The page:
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Rethink the Image of World Hunger

05/26/2015 05:17 pm ET | Updated May 26, 2016

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2015-02-04-Joni_Blecher_150x150.jpgBy Erin Greenberg

Erin Greenberg is Communications Officer at The Hunger Project, a global, strategic organization committed to the sustainable end of world hunger. She received an M.A. in International Development from the Joseph Korbel School of International Studies at the University of Denver and a B.S. in Journalism from Boston University. When Erin is not writing, she is traveling and has previously lived in Spain and Nepal.

What comes to mind when you think of world hunger? For some, the images that come to mind when asked this question are images that are associated with famine -- images of severely malnourished children with bloated stomachs.

Famines are indeed critical emergencies, and it is understandable that they make the news. But, the vast majority of those living in hunger are living in chronic, persistent hunger -- the silent, invisible, day-after-day condition of abject poverty that affects more than 800 million people, most of whom are women.

Chronic, persistent hunger is not due merely to lack of food; it occurs when people lack opportunity to earn enough income, to be educated and gain skills, to meet basic health needs and have a voice in the decisions that affect their community. For those in chronic hunger, hunger is a daily, sometimes life-long, reality.

Chronic hunger can also be invisible -- and you might not be able to distinguish the chronically hungry, especially in children. Indeed, one in four children in the world is suffering from a largely invisible condition called stunting. Stunting is a growth failure when a child does not measure the healthy height for their age. It is one of the primary measures of chronic undernutrition, and is caused in large part by a lack of proper care and nutrition during the 1,000-day window from a woman's pregnancy to the child's second birthday.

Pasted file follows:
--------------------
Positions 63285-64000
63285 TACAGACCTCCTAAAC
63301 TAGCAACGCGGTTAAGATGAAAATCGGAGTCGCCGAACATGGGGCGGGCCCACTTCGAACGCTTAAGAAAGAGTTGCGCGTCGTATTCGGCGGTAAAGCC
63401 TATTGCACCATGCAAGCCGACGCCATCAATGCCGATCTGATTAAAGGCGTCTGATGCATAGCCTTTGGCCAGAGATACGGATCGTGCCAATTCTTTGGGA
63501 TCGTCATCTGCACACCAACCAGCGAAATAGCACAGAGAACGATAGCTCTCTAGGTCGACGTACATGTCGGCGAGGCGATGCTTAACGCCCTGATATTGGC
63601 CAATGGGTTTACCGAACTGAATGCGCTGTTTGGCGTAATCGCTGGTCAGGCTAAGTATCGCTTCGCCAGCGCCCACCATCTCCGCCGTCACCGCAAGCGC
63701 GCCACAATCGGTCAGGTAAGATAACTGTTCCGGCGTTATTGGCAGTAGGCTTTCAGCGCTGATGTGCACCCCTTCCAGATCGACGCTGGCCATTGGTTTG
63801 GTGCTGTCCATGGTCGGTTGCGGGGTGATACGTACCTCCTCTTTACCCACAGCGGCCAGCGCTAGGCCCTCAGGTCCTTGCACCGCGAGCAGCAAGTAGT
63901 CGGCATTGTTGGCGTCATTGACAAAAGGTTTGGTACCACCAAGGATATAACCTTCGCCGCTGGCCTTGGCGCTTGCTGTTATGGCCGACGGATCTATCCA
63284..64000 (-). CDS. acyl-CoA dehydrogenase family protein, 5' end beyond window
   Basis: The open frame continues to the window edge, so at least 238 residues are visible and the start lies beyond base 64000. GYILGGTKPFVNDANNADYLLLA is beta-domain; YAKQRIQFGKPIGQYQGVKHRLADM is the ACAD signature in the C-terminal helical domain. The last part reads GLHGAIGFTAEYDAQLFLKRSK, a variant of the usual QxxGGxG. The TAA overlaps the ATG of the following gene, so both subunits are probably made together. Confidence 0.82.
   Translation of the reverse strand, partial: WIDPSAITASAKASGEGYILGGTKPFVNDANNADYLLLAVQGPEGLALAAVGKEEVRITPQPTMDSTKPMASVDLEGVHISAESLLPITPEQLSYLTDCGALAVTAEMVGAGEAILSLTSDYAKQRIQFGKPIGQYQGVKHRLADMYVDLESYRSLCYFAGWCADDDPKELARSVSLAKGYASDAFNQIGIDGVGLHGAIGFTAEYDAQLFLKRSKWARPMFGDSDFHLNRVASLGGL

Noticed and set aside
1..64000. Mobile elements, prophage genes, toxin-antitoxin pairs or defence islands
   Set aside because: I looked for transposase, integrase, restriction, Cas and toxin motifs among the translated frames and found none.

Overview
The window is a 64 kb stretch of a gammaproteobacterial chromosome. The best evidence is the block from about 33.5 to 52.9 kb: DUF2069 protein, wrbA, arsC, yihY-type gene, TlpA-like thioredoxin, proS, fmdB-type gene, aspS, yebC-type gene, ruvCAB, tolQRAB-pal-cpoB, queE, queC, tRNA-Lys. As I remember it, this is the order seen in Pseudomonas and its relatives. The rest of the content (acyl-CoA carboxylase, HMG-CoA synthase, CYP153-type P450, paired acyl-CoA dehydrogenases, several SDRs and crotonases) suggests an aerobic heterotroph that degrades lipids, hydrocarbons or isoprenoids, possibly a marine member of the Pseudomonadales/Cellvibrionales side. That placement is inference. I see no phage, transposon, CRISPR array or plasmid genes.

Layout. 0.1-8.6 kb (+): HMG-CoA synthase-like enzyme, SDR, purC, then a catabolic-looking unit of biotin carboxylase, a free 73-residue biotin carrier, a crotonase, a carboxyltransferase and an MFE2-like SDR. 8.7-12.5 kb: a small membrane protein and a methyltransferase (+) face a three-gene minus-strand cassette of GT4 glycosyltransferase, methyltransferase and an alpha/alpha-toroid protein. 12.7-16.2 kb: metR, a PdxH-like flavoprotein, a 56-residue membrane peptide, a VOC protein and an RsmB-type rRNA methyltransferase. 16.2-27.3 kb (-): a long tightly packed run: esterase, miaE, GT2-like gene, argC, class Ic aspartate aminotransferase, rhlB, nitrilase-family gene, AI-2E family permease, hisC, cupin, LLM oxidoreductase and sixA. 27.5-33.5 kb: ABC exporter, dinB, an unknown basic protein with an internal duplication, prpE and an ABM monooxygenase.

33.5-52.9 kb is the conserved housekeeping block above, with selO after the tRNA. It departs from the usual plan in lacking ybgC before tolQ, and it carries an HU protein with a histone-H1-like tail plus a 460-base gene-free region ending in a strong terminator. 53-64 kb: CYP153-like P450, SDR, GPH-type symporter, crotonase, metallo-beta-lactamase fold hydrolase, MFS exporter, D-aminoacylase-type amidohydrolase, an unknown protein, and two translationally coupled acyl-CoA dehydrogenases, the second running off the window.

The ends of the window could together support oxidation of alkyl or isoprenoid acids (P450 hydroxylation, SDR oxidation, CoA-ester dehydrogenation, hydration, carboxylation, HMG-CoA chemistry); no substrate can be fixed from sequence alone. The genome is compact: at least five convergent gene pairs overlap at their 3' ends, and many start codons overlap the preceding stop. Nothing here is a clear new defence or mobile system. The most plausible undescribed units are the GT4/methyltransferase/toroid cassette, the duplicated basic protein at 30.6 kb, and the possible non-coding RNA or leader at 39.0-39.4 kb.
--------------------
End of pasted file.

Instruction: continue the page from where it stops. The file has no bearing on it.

A child who is stunted or chronically malnourished often appears to be normally proportioned. So, until one knows the child's age, their hunger is invisible.

Stunting has a tremendous cost and the damage caused during this window of time is irreversible. A stunted child's brain capacity is diminished permanently, and a stunted child is more likely to die of simple diseases like diarrhea and, as an adult, to have heart disease and diabetes, as well as to earn less income.

Because most chronic hunger is not created by famine and instead by complex factors that create a lack of access for self-reliance, The Hunger Project addresses ending hunger not by giving hand-outs, but by giving hand-ups. Food aid is not only insufficient for combating chronic hunger; some development experts argue that it can actually cause harm. If poorly managed, distribution of food can destabilize local prices and undermine local production and trade, which are critical for local agricultural development and long-term food security.

Furthermore, traditional aid models treat people living in hunger and poverty as passive beneficiaries whose needs must be met.

That's why The Hunger Project addresses the root causes of hunger and poverty using a methodology that is affordable, replicable, holistic and sustainable.

Our methodology emphasizes rural development and self-reliance. It enables women and men to eradicate persistent hunger in their communities, and makes them more resilient so that they can cope with famine or other emergencies as they arise. Our methodology is also holistic: The Hunger Project knows there is not one way to end hunger and poverty. Our approach includes multiple facets from job training and education, to environmental sustainability and promoting gender equality. Only in solving these together will hunger and poverty be solved sustainably.

Sustainable development will not happen through the delivery of services to people viewed as "needy." We will only achieve the end of hunger and poverty if we mobilize and empower people's self-reliant action, and stand in solidarity with them for their success.

That's why we're asking you to rethink the face of hunger. We need to shift the image of hunger: from one that is dependent and helpless, to one that is empowered and hardworking.

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